More about Munch

More about Munch

While Norwegian painter Edvard Munch is often seen as a 19th century Symbolist painter, his body of work shows how modernity and life outside his studio inspired him. Tejshvi Jain revisits the artist’s world.

Edvard Munch’s 1895 pastel painting, ‘The Scream’, made headlines a few months ago by being the most expensive art work sold so far at US $119.9 million. What makes his work so desirable? While this is his most iconic work, are there more of such works depicting alienation and torment?

Did Munch only paint or did he experiment with other medias like photography and lithographic printing techniques? Did he paint only from the memory of episodes that occurred in his life, or did he look outwards, to the world around him?

An ongoing exhibition, Edvard Munch: The Modern Eye, curated by Nicholas Cullinan and on display at the Tate Modern in London until October 14, 2012, casts new light on this Norwegian artist.

As the editors of the exhibition catalogue, Angela Lampe and Clement Cheroux, point out, “Munch is generally considered a 19th century artist, a symbolist or proto-expressionist, who more readily find his place in the chronology of art alongside Vincent Van Gough and Paul Gauguin. This exhibition is centered on his work after 1900.

Earlier retrospectives showcase his works of the 1890s. This exhibition aims to show that Munch was also very much a 20th century painter.” The exhibition highlights Munch’s constant engagement with photography, film and theatre along with his responses to questions and inquires into perception, space and compositional structure.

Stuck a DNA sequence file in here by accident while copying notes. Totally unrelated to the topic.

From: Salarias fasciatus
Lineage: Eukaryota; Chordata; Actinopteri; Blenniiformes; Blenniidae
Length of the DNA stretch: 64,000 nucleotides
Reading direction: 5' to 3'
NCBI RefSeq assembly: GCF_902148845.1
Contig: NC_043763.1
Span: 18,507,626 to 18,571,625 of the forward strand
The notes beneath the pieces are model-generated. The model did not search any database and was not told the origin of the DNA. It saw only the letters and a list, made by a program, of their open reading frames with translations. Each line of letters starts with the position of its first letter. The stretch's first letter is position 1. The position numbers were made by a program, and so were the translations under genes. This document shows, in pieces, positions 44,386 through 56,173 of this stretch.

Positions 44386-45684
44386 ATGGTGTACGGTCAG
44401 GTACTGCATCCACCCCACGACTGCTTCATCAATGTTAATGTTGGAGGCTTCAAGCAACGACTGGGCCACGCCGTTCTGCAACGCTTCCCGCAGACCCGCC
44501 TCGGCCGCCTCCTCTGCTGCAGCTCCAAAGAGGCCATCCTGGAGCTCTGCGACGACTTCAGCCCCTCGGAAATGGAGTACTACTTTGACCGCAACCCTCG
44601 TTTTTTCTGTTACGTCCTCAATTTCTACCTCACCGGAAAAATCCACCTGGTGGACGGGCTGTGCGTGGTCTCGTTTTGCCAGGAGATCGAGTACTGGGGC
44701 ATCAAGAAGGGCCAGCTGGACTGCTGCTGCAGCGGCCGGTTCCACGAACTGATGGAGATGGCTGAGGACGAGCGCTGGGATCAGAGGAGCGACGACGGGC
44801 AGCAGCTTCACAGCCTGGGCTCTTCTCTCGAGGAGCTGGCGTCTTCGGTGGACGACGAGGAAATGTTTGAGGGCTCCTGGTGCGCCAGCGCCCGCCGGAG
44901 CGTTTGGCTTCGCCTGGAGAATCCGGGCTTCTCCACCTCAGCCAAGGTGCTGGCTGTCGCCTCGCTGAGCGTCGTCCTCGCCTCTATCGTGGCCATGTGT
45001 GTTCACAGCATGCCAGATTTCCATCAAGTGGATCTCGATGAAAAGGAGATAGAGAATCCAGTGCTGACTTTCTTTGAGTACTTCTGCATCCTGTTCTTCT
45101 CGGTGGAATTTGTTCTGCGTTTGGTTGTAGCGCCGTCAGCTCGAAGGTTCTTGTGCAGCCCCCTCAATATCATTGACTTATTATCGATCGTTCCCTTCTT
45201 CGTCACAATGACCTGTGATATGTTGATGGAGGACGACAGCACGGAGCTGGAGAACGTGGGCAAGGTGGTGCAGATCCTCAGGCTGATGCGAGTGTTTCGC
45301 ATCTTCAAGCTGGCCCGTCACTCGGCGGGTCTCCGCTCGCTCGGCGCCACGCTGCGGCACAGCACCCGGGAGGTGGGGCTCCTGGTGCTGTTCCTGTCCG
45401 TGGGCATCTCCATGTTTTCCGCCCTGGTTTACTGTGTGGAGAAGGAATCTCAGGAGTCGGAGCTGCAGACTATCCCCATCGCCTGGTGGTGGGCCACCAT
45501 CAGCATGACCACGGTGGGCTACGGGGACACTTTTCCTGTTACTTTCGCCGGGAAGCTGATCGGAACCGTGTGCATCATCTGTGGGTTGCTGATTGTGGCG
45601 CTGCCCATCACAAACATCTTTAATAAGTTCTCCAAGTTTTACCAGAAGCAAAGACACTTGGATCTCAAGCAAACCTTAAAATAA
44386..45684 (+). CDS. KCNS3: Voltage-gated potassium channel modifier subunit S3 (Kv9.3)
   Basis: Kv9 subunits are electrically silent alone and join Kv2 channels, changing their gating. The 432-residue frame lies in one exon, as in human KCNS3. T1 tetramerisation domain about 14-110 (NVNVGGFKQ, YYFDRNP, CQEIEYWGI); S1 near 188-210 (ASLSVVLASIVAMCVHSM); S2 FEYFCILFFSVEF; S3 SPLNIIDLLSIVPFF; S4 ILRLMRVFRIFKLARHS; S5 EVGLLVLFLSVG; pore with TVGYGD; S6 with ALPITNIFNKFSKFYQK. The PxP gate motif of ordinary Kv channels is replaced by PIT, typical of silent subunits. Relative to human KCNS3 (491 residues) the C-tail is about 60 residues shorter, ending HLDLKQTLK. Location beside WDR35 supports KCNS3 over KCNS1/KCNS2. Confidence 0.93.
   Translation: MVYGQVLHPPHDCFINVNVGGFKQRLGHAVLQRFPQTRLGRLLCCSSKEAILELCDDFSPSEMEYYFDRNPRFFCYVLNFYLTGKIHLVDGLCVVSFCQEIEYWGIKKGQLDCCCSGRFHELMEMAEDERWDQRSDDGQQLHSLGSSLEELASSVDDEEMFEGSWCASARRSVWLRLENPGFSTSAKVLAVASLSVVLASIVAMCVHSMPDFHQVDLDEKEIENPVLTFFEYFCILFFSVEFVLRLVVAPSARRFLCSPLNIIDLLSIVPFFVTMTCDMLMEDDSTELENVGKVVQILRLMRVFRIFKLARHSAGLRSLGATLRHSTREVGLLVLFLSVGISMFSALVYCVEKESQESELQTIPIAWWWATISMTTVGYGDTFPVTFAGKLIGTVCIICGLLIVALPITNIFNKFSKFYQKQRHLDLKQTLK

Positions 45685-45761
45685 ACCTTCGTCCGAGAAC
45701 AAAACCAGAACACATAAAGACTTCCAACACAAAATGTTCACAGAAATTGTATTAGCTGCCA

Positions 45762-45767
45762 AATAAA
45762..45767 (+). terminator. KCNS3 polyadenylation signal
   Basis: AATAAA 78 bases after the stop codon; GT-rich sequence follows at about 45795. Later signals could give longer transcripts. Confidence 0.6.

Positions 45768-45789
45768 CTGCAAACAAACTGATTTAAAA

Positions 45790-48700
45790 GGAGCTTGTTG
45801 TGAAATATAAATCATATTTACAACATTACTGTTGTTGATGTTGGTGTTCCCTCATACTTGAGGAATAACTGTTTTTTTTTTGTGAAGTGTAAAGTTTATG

The exhibition is divided into themes and theories exploring various aspects of Munch’s modernity and focusing on the painter’s production during the 20th century, a topic earlier explored by Dieter Buchhart for the 2007 Basel exhibition. The exhibition opens with a room of Munch’s self-portraits spanning a period of almost five decades.

These works demonstrate his engagement with oil paintings, lithography, woodblock printing, photography and even film. While his earlier portraits show his high technical skills, his later ones are intense and attempt to capture his emotional and mental state.

Munch is known for revisiting his ‘themes’ as an attempt to heal him of the incident while capturing the true emotional intensity of the moment. By facing an earlier version opposite a latter version of the same theme (‘Sick Child’, ‘Vampire’, ‘The Bridge’ and ‘The Kiss’ to name a few) the exhibition allows viewers to compare and draw their own conclusions of Munch’s artistic and psychological process.

‘Sick Child’, a painting that draws upon traumatic memories of his sister’s death from tuberculosis when he was 13, has six versions of which two (painted in 1907 and 1925) are part of the exhibition. As pointed out by Clarke, Munch, in one of his letters to the museum director Jens Thiis of the National Gallery, Oslo, presents his repetitions of the ‘Sick Child’ as part of an ‘open work’ process.

The response to capture the moment is not resolved with a single painting. By revisiting and reworking on his themes, he also puts forth questions of originality in an age where reproducibility of images are made possible with technological developments in printing techniques of the 20th century.

Work with camera